A guide to the underrated and undiscovered of Cambridge
Much like green VKs, a lot of Cambridge goes untouched by students. However, unlike green VKs, there is no reason for this.
Cantabs have the bizarre habit of simultaneously complaining that Cambridge is too small and claiming that somewhere more than a 5 minute cycle away is ‘far out’. Here are some ways to avoid this trap.
Cambridge United at the Abbey Stadium
A great way to get out of the city quickly and be part of something other than the university for 90 minutes. Go with friends to enjoy the atmosphere, a few drinks and perhaps even the football. Recent FA cup clashes include Leeds, Man United and my hometown club, Dover Athletic. A ticket to see the U’s costs roughly the same as most formals, although you should probably sit with the away fans if you want to keep your gown on.
Charity shopping on Mill Road
Mill Road and most of CB1 feels like a different town to CB2. No tourists or Cambridge colleges, but instead a beautiful selection of international cuisine and a handful of excellent charity shops. Add to your collection of wavy garmz (which probably consists of your mum’s jacket from the 70s and old stash from school), and even if you regret your purchases you’ve at least given to charity.
Relevant Records Café
There are a lot of good places to eat on Mill Road, but Relevant Records offers more. I only discovered that their basement was a record store (the best in Cambridge) when there was no seating upstairs. You can even eat their red velvet cake and listen to The Velvet Underground, whilst sitting on a velvet sofa underground.
…And their disco nights
Smoothie bar by day, cocktail bar by night, Relevant Records offers a stiff antidote to Cindies. Great music courtesy of their resident DJs, intimate rather than suffocating, and free from people you know but rather wouldn’t see. The venue also hosts acoustic and comedy nights.
The Blue Moon Pub
Like Relevant Records, the Blue Moon becomes a cosy live music venue, usually hosting a few gigs a week, as well as talks and poetry sessions. Just across Parker’s piece, and frequent tap takeovers, a change of scene is guaranteed.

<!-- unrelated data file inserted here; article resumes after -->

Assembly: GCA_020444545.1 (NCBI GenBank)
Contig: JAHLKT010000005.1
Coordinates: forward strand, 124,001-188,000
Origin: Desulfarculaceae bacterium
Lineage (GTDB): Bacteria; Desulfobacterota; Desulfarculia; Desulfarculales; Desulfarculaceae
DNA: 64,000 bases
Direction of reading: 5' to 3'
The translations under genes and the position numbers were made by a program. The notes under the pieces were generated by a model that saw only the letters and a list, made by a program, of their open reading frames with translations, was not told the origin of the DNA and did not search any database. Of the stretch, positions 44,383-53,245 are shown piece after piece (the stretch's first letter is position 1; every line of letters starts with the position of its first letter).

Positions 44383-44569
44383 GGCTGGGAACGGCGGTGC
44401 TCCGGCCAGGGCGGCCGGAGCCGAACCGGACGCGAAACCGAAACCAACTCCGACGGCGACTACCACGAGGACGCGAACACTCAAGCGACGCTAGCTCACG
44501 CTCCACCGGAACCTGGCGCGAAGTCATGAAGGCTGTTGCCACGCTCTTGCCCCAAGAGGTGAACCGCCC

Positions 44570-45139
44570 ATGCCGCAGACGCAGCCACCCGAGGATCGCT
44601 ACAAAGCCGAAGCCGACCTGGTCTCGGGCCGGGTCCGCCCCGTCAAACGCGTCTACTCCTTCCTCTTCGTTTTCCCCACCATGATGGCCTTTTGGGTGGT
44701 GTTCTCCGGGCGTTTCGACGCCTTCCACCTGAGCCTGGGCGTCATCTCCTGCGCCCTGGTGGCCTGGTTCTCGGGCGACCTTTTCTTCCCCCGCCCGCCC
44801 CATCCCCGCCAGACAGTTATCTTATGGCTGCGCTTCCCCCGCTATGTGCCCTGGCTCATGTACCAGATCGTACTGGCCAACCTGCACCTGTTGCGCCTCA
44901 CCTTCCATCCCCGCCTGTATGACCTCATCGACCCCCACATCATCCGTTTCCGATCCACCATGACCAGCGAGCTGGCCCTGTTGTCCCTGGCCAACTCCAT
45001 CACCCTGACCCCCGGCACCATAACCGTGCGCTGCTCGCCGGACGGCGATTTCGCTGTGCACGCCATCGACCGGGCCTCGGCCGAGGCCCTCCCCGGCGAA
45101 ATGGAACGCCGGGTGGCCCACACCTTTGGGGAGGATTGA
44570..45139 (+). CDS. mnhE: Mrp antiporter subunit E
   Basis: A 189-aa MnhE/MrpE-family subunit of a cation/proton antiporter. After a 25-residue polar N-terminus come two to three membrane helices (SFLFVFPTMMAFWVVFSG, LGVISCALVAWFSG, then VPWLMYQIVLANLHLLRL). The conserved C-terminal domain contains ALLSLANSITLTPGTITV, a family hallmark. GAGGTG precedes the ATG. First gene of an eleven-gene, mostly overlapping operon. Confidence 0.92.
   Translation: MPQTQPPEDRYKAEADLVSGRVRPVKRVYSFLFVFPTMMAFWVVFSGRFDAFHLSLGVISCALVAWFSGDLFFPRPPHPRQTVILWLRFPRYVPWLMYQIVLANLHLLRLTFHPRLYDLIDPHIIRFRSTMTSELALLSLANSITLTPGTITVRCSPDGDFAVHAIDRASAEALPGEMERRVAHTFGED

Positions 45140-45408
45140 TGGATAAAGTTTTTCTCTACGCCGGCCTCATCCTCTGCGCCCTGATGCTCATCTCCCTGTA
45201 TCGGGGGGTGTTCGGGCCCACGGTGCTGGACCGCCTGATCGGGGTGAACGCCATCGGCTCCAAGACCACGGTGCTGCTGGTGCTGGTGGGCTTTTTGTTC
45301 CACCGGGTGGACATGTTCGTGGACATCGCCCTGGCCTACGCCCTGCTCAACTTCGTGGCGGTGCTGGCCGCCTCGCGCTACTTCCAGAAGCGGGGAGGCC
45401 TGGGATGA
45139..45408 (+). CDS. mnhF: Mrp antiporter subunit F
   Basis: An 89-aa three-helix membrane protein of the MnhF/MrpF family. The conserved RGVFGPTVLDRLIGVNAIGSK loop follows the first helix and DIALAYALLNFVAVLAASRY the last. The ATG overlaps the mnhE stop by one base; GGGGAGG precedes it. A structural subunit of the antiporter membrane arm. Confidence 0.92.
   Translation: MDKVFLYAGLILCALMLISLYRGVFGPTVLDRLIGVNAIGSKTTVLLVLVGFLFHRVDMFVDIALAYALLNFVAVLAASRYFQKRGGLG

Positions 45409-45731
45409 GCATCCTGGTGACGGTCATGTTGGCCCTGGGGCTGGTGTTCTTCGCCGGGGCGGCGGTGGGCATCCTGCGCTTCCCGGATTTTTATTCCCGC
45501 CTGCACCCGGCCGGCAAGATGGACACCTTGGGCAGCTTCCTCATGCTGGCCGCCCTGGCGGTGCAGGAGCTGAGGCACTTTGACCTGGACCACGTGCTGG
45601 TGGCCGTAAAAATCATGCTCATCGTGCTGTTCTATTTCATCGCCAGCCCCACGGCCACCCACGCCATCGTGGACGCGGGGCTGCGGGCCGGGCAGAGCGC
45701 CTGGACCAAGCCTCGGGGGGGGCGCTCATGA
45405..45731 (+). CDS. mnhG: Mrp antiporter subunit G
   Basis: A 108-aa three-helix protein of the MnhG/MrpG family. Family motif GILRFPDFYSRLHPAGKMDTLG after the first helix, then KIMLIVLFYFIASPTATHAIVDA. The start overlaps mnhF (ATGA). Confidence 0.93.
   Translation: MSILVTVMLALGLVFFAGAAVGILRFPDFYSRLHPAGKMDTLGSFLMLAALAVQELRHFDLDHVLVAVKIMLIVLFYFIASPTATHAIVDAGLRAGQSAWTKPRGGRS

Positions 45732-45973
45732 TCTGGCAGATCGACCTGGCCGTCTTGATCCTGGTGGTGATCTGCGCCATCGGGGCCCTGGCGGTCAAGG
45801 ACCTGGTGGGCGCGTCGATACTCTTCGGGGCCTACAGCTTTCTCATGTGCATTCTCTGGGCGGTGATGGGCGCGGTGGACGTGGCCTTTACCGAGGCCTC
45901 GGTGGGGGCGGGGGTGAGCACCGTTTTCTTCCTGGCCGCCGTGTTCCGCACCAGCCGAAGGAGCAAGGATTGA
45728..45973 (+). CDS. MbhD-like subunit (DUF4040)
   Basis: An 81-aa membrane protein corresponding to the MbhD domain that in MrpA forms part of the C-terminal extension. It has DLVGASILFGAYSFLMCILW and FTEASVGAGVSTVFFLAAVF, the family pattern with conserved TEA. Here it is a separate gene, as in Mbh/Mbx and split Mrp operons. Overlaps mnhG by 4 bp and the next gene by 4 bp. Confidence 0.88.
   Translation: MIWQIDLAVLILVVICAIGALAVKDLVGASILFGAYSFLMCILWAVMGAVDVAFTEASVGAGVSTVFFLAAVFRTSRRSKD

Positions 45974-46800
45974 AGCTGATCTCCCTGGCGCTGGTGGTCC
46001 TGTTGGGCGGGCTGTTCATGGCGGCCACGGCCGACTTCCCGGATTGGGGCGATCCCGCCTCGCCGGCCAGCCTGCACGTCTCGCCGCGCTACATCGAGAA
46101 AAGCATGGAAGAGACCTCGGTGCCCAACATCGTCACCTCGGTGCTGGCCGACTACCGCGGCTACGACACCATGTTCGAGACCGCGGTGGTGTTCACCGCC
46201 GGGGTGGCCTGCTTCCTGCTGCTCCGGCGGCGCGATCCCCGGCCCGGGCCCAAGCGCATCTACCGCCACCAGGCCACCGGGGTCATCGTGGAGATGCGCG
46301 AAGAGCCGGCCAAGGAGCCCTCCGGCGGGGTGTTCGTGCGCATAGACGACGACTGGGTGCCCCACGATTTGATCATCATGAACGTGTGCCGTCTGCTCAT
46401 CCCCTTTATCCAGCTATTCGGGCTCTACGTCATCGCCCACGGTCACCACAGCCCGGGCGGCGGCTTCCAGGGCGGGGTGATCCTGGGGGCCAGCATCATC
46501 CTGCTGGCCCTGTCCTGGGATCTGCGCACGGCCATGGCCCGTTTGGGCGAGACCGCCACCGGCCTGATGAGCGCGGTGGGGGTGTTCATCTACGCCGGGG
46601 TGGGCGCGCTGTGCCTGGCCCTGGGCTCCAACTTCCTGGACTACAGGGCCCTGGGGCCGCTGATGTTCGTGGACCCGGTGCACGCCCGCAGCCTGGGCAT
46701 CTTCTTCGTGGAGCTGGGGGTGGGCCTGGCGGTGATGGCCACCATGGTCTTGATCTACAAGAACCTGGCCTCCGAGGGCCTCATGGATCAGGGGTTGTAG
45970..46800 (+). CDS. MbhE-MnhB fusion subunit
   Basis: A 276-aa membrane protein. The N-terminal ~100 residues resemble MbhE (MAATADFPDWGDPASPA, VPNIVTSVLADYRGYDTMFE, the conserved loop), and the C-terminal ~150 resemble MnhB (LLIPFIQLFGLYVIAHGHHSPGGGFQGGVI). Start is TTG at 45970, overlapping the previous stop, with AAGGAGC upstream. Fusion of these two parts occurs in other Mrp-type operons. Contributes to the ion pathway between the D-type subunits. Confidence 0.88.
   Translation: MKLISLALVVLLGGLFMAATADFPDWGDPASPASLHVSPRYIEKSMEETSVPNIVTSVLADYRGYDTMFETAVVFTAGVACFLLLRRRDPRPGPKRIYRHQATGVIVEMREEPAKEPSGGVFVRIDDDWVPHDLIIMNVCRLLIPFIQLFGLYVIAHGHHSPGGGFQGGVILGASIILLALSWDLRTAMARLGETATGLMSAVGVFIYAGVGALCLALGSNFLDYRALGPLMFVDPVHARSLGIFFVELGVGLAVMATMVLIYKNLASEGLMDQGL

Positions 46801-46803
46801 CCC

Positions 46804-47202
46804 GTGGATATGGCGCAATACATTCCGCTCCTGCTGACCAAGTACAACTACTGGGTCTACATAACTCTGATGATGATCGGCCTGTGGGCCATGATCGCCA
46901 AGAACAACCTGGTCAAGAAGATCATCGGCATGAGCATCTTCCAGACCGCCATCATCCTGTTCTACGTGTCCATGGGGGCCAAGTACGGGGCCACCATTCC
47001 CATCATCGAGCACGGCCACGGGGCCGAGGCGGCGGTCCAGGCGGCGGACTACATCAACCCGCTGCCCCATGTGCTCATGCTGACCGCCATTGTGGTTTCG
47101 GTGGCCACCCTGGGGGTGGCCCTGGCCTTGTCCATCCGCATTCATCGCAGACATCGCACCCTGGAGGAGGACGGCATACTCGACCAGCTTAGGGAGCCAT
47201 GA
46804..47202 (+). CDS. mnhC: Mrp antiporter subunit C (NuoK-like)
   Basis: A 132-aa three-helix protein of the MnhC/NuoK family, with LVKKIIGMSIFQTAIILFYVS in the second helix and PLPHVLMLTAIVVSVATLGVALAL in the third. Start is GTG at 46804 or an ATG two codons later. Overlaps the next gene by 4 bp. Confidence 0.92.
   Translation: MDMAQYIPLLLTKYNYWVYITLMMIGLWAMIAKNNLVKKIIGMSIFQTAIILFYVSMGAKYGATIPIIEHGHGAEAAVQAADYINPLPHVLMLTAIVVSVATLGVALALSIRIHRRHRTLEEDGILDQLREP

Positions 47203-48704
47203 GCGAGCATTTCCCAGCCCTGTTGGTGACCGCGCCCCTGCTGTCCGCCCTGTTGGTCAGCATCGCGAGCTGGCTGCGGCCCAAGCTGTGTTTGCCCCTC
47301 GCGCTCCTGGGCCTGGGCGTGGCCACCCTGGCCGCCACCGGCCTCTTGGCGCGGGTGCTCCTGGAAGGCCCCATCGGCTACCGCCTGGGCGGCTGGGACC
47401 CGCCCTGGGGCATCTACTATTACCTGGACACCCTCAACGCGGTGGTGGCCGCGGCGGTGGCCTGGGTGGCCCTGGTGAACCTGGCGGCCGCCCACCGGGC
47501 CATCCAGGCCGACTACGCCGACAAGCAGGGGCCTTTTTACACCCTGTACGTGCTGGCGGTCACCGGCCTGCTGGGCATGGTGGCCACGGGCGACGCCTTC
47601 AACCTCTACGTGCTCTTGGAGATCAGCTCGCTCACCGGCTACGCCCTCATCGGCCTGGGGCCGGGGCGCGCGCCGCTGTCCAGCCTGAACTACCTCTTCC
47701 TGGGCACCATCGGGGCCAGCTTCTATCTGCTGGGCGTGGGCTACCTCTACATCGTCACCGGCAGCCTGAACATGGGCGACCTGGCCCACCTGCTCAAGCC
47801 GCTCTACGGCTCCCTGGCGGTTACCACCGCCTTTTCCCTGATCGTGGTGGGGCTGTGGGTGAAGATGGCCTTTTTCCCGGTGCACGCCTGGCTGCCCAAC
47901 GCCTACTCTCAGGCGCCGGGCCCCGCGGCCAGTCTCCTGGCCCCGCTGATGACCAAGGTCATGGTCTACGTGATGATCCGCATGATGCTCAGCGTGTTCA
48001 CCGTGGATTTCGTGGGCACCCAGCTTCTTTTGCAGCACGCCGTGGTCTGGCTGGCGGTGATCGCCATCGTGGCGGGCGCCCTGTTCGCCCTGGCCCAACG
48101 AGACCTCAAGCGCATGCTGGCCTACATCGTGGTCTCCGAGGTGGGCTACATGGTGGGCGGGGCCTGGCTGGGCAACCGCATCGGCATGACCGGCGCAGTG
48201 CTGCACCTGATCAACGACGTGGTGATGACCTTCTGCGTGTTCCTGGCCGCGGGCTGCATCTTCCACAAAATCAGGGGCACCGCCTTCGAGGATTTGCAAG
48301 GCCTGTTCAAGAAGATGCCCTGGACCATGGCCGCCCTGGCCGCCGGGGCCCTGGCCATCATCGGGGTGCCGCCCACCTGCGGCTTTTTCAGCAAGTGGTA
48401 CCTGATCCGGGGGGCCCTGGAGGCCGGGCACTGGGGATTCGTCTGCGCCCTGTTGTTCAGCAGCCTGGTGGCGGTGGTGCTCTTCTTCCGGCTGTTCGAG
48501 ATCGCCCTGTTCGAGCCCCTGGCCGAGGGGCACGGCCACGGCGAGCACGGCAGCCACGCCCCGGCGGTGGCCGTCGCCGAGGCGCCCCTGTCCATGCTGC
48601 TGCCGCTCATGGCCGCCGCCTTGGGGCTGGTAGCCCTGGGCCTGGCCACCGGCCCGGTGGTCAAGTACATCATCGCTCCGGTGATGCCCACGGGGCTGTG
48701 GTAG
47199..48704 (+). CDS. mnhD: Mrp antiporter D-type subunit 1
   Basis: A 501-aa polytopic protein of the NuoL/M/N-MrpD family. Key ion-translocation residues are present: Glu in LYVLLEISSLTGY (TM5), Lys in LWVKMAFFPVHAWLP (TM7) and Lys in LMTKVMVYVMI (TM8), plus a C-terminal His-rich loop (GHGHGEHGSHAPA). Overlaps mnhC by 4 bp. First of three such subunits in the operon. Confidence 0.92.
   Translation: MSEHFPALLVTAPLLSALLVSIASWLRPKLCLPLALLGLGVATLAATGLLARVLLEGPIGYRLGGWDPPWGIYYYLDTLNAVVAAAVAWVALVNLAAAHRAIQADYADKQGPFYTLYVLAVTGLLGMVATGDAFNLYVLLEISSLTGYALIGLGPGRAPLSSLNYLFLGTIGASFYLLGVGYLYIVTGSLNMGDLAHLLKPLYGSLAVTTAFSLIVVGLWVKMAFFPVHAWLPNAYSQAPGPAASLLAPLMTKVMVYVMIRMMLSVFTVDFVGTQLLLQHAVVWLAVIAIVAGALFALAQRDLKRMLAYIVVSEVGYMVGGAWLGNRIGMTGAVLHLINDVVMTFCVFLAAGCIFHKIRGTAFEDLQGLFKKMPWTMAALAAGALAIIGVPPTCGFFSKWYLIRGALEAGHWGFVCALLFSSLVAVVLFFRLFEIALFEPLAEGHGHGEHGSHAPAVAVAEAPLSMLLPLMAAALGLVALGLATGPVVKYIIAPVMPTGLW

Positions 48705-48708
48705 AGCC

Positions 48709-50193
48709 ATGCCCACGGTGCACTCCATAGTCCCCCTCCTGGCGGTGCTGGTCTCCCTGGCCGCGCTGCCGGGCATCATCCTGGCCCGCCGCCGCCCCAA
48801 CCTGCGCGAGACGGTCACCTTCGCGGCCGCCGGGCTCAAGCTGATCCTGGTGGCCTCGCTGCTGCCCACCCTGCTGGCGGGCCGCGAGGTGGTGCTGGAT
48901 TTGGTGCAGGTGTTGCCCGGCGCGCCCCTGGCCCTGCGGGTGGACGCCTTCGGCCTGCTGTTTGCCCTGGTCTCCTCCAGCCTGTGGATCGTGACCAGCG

Just next door to The Eagle, Jack’s combines a subtle shop front with bold flavours, and has become a staple of many may balls. Feel free to enjoy the free tasters (as long as you buy eventually): personal favourites include olive oil, damson, and honeycomb.
Seven Days Restaurant
On Regent Street just opposite Parker’s Piece, the unassuming Seven Days offers some of the best Chinese Cuisine in Cambridge. Try their soft shell crab and you can’t go wrong.
Board Games at 2648 Cocktail Bar
Tucked away on Trinity Street is a subterranean cocktail bar and burger joint. The cocktails are pretty standard, but the good news is that happy hour is 4 hours long, from 5 to 9 pm. Even better, all food, wine and beer is half price on Sunday. They have a massive selection of board games, and since 90% of Cantabs are vilely competitive this promises to liven up a date. Just don’t play Risk if you want a second.
The Botanical Gardens
A strong contender for the “place most cantabs have been meaning to visit but have never got round to visiting” prize, which is a shame. Entry is free if you bring your CamCard, and quite simply, it’s a beautiful space. Simultaneously peaceful and fascinating, the gardens are a good one if you’ve had enough of people, or want a quiet date.
The one and only hill in Cambridge, Castle Mound lies just between Magdalene and the hill colleges. It offers one of the best views of Cambridge’s skyline and a safe way to enjoy the UL. Go after a night out in summer term to watch the dawn.
Inner Space meditation centre
Tucked away on King’s Parade is this little gem, running free meditation and self-help workshops. You’ll almost certainly need it after navigating the tourists on your way there. The one league table Cambridge seems unbothered by is perhaps the most important: student welfare. Without a doubt, the institution must improve, but in the meantime there are still ways to look after ourselves.
Your DoS will tell you it’s possible to work the 9 to 5, but this hardly ever happens. Work invades any and every day, and it’s easy to feel preoccupied when you try taking a break. Fortunately, a weekend is a weekend in London, and with tickets to Liverpool Street for as little as £5, there’s no reason not to take time away.